Saturday, December 5, 2015


In 175 BCE, when Antiochus Epiphanes IV became king in Damascus, the capital of Greek-Syria, he displayed great ambitions for his empire by attempting to conquer Egypt and other surrounding countries. He even gave himself the surname “Epiphanes” (meaning “the visible god”) and started to interfere in the politics of Judah. This did not sit well with many Jewish leaders, many of whom facetiously called the king “Epimanes” (meaning “the madman”). The king appointed Jason (for Joshua) (175–171 BCE) as High Priest instead of his brother Onias III. However, under the influence of the wealthy Tobias family, Antiochus replaced Jason with Menelaus (for Onias) (171–167 BCE), in exchange for a large sum of money (II Mac. 4: 24), even though Menelaus was not a member of the High Priestly family.

In 169–168 BCE, Antiochus IV set out to conquer Egypt. While he was fighting there, Jason, the deposed High Priest, left the Ammonites with whom he had taken refuge, and attacked Menelaus in order to regain the High Priesthood. A civil war broke out between Jason and Menelaus, and Jason successfully entered the city of Jerusalem. King Antiochus was furious. On his way back from Egypt, Antiochus attacked Jerusalem, imposed restrictions on Judea, and eventually desecrated the Temple. 

On the fifteenth day of the month of Kislev, in 167 BCE, the Syrian-Greeks erected “a desolating sacrilege upon the altar of burnt offering” (I Mac. 1: 54). Though the meaning of this expression is not altogether clear, it probably meant a pagan altar or statue. That was too much for many pious Jews. A priest by the name of Mattathias of the Hasmonean family from the town of Modein, not far from Jerusalem, along with his five sons decided to rebel. Some of their followers refused to fight on the Sabbath, and as a result many were massacred on this holy day. Mattathias and his sons thought otherwise. They said that the Sabbath was given to Israel to live and not to die. So, they urged their compatriots to carry weapons even on the Sabbath. Eventually, many of the Jews joined the Hasmoneans in their fight for freedom.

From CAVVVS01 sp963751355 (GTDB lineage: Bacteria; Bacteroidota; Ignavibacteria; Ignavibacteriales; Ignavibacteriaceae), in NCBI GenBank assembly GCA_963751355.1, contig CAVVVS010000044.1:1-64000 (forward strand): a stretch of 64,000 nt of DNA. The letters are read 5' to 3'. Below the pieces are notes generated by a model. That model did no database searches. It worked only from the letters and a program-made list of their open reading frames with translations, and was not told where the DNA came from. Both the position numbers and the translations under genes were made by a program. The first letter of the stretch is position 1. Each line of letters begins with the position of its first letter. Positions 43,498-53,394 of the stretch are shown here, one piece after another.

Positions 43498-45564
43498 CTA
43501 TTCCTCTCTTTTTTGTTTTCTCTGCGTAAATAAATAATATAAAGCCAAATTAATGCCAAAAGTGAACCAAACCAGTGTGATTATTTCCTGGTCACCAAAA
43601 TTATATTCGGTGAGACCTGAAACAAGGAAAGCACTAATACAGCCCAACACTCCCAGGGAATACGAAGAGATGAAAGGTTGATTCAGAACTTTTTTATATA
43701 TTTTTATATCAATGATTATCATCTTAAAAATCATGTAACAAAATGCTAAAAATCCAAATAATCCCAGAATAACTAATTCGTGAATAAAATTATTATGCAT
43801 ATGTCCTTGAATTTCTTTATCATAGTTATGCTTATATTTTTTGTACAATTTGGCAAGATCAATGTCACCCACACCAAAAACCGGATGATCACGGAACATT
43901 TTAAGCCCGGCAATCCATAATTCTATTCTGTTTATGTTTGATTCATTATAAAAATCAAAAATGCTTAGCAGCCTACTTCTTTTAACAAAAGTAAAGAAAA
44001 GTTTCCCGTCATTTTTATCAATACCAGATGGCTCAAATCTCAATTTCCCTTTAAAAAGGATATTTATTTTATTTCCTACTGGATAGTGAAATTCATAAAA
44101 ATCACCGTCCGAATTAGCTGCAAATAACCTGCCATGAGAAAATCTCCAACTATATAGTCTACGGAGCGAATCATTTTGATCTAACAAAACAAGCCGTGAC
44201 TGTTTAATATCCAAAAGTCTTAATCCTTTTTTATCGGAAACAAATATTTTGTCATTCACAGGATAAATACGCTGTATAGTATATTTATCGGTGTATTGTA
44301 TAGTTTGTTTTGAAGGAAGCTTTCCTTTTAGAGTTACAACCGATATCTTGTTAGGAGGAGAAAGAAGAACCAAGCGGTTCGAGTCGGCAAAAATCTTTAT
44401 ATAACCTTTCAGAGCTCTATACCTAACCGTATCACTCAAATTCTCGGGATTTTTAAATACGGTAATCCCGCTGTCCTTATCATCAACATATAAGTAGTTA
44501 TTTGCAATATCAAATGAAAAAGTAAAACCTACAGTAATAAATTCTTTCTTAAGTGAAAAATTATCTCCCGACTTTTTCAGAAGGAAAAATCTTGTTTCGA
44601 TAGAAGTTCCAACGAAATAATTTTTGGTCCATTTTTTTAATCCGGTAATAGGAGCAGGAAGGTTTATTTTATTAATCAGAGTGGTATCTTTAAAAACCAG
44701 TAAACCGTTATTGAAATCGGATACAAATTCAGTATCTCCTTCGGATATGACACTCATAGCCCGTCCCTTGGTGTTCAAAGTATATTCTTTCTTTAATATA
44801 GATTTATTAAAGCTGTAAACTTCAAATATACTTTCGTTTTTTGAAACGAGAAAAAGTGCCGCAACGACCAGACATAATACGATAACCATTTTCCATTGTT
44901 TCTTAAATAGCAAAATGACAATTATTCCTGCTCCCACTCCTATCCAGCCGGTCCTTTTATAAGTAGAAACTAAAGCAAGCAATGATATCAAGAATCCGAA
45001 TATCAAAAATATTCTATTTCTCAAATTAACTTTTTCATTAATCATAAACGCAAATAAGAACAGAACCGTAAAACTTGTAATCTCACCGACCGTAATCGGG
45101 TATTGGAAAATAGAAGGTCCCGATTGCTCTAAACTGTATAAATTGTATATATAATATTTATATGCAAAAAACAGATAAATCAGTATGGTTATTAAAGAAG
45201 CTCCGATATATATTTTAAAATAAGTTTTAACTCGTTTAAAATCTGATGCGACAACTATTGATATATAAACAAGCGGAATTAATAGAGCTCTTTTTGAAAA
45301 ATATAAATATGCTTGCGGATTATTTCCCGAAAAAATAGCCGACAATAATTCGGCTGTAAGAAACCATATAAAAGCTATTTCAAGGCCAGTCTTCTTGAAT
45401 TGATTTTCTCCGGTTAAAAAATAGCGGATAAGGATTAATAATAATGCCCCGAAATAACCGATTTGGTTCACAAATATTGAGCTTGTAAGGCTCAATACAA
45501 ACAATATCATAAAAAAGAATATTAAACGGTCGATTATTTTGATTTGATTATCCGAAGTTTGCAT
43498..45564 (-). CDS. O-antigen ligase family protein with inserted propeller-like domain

The Hasmonean revolt continued after the death of Mattathias, with considerable success. Under the leadership of his son, Judah (called the Maccabee), the Jewish armies defeated the Syrians in 166 BCE. As a result of these military victories, parts of Judea were liberated and the Temple cleaned. After two years of defilement, the Temple was purified and rededicated to the worship of the one invisible God. This dedication (literally hanukah in Hebrew) took place on the twenty-fifth day of Kislev, 165 BCE. The festival of Hanukah celebrates this major achievement.

Hanukah is now celebrated during a period of eight days. It is customary to light a candle each night on a candelabrum ("Hanukah Menorah") with eight branches, plus a helper called shammash. In the past, this was a minor holyday, but, because of its proximity in time to Christmas, it has become a major one, with gift giving, special foods, and family gathering.
This year, the first candle is lit on Sunday night, Dec. 6. 

Happy Hanukah! 

Rabbi Rifat Sonsino, Ph.D.

Dec. 2015